European Commission VP Joaquín Almunia has tried to allay EU member states’ concerns about the forthcoming Cinema Communication, which aims to set out new State aid rules for films and other audiovisual works.
Speaking during the second day of the Council of Ministers of Education, Youth, Culture and Sport, Almunia responded to concerns from the French delegation about the impact of the Commission’s revised Communication on the competitiveness of the European film industry.
An official communique reported that Almunia, who is responsible for Competition Policy, “considers that the new draft Communication already takes into account many of the concerns expressed by member states, but is willing to resume consultations in January, stressing the need to progress quickly.”
“Furthermore, he underlined that he is in general favourable to aid territoriality, but within the internal market rules which are compatible with protection of European cinema and culture,” the missive observed.
In fact, ahead of the meeting in Brussels, Almunia’s spokesman Antoine Colombani had confirmed to Screen that the indicative timetable has the new Cinema Communication now being adopted “in the first quarter of 2013” rather in the final quarter of 2012, as originally planned.
Focus on Creative Europe amendments
Meanwhile, just a stone’s throw away from the Council’s home in the Justus Lipsius Building, the European Parliament’s (EP) Committee on Culture and Education convened at the Altiero Spinelli Building on Tuesday morning (Nov 27) to discuss, among other things, the amendments tabled by fellow committee members and other EP committees for the proposed Creative Europe regulation.
Commenting on the amendments, MEDIA unit chief Aviva Silver said that many of the amendments “enrich the discusssion”, but qualified this by noting that a large number would result in a widening of the scope of the programme - “something which, quite honestly, would be impossible to implement with no major increase of budget and which, in addition, overlaps with other programmes of the EU.”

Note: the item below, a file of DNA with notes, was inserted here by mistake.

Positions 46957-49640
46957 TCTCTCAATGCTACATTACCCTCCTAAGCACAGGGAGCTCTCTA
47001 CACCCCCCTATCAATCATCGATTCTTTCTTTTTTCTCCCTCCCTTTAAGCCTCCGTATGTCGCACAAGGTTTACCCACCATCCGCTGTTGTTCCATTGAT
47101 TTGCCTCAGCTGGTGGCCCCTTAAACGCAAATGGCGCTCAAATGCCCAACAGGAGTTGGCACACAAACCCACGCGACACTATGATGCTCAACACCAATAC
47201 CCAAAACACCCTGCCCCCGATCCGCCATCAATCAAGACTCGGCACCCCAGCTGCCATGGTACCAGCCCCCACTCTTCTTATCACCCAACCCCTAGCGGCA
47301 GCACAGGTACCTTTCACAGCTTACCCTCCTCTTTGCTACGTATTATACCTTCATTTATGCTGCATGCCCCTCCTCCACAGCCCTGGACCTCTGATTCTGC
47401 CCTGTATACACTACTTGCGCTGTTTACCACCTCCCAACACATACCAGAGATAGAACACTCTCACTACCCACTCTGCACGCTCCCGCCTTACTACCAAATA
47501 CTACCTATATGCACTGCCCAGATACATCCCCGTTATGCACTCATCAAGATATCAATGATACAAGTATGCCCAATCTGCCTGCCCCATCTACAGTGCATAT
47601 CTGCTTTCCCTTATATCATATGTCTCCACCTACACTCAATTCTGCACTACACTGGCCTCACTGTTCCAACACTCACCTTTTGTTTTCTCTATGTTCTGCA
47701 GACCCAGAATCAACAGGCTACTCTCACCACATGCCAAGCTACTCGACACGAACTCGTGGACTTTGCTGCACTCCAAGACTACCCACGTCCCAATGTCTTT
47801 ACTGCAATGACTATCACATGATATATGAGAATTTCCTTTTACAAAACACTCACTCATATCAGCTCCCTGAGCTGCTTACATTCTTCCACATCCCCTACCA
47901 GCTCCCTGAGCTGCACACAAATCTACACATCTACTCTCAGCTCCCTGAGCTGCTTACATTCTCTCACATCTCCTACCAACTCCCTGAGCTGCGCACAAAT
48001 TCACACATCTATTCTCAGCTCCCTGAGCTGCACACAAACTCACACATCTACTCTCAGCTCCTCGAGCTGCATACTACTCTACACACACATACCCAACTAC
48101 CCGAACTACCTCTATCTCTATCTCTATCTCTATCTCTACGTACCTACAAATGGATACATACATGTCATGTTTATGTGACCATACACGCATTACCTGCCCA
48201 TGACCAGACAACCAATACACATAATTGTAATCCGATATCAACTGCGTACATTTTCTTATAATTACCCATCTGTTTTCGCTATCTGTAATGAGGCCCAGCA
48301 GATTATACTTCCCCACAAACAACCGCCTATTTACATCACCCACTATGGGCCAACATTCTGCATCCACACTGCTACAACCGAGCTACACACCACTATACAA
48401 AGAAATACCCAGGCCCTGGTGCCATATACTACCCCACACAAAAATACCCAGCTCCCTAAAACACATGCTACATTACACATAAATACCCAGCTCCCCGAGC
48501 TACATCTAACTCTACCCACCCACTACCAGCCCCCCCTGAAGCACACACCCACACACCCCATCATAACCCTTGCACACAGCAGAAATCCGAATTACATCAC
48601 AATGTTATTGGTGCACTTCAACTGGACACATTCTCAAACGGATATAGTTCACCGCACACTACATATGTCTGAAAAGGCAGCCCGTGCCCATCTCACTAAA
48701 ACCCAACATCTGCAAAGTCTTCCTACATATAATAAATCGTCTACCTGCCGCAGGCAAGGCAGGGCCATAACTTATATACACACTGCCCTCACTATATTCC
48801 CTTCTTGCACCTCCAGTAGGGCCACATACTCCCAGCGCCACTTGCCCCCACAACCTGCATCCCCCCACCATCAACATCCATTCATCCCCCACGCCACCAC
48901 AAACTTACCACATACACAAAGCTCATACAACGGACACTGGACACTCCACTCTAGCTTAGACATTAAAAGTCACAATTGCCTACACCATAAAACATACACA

She added that some of the amendments “suggest splitting this framework programme into two sub-programmes and we would not be in favour of that. We are aware of the important differences in value chains between the audiovisual and other cultural and creative sectors, and this is fully reflected in the two separate strands.”
Moreover, Silver argued that there was “some confusion” regarding the financial facility as to whether banks can request personal collaterals. “They should not, but they make look for collaterals in the form of IPR on the projects that are being supported,” she observed.
While the committee’s chairperson Doris Pack was critical of all of the points not accepted by the Commission, she argued that it would be “a good idea in this programme to whittle away the amount of paper and forms. We want to have a concise application form so that people are not discouraged from applying. It’s mostly British consulting firms who turn up to help these poor schmucks fill in the forms, so let’s have user and culture-friendly forms!”
Silver countered that the Commission was already looking for “much stronger simplification”.
“We have already introduced e-forms and are looking to extend this as far as possible, and the use of lump sums is part of that.
“Thus,for digitisation in the current MEDIA Programme, there is a flat rate of €20,000.”